"There was a pig named Orwell I met many years ago. He was very wise and taught me tons about politics, history and animals in general," Murdoch explained. "He once told me that whoever controls the past controls the future. Whoever controls the present controls the past. That basically means that whoever writes the history books controls what happened in the past and it makes people think in a certain way about here and now. If you own their minds, you own their flesh and they'll do whatever you say. A good leader, Young George, can consolidate the attention of the people against an enemy and make sure that nothing will change their minds about the hatred they have for that enemy. That's why we need to make them believe that Bernard did all the bad things and Old Man Kennedy was some sort of saint that Bernard destroyed. As long as all they're doing is hating Bernard, worshipping the old man, worrying about ISUS and hoping they can work hard enough to get into that perfect farm in the sky, we can work them to death like slaves. After all, what's our motto? 'Work will set you free.'"
The Pig and the Boar waddled over to the fields where the bony horses and the emaciated cows trudged from the ruins of the old man's house, dragging the aluminum gutters from what used to be the roof to the barn where the pigs had been storing up food in case there was some sort of siege or invasion by ISUS. The top floor of the barn was covered with mounds of hay, grain, rotten and not rotten fruit, seeds, leaves, in fact, anything that a pig would want to eat. The Pigs had the old gutters hinged to the door at the top of the barn, stabbed deep into the cornucopia of grains and goodies. The gutters ran all the way to the new five-sided pig pen, connected to a huge trough in the middle of the mud. The "feeding end," as Dick and Donald named it, the end where the feed came out of, was held high on a post and could be lowered through a pulley they found on the old man's clothesline. When it was lowered, gravity kicked in and the feed fell like rain into the pigs' new palace.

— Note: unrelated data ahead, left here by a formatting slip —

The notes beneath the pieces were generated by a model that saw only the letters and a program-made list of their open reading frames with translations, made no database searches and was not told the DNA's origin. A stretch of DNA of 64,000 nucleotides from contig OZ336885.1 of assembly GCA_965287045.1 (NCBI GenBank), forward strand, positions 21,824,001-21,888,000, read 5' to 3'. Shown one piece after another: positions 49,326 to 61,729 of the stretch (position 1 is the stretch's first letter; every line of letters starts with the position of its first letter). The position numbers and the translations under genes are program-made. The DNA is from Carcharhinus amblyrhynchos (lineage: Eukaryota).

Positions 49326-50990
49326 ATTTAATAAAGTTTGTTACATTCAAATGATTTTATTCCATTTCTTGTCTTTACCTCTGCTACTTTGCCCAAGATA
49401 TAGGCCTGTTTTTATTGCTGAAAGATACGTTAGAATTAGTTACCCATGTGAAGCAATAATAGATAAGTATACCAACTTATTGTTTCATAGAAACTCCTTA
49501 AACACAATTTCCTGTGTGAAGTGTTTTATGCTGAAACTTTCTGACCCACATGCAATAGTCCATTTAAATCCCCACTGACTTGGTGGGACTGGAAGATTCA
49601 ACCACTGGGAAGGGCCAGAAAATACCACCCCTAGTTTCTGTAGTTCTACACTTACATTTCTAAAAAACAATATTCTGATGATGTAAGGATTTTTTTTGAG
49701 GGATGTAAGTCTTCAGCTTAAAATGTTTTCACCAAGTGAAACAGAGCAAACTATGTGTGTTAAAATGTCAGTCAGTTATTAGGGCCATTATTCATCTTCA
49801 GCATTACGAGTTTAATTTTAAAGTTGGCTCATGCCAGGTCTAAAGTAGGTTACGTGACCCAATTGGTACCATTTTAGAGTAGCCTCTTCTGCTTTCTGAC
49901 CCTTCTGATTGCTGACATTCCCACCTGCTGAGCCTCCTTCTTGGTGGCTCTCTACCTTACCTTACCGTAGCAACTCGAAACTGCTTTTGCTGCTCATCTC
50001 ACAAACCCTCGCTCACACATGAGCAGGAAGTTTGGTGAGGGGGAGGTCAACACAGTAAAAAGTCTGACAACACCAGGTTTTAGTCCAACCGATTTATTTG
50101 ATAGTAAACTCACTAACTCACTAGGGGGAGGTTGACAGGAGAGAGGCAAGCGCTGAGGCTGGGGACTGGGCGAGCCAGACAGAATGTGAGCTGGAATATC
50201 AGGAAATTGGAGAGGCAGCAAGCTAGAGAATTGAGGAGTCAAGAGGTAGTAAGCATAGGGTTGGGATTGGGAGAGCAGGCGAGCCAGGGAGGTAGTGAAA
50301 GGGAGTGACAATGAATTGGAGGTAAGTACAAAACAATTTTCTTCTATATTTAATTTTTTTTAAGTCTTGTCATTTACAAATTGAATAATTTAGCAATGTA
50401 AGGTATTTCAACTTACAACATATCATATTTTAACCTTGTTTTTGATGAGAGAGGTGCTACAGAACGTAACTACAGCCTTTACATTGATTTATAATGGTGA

Murdoch and Young George took a moment to admire their latest project. Donald, Dick and Old George joined them. The last of the workers struggled to make even the slightest movement. Speaking over the workers' groans, Murdoch said, "Do you see that? That's the dream right there. That's everything Napoleon wanted for us Pigs, an endless supply of feed thanks to the latest technology. That's what they call Progress. You can look it up."
Young George watched the workers struggling in the mid-day sun and felt a bit of sadness for them. "They look like death, Murdoch."
"It looks worse than it is," Murdoch reassured him. "What you think you see is cruelty. What you actually see is Nature at work, a Natural Process. If you want to be a truly great ruler, you have to understand that you don't have any reason to be any less cruel than Nature. They have to die off so that we can live, just as a bug has to be eaten to keep a spider alive. And they have to work so that we can live. That's what they are and why they're here."
"That's all they're here for?" Young George questioned.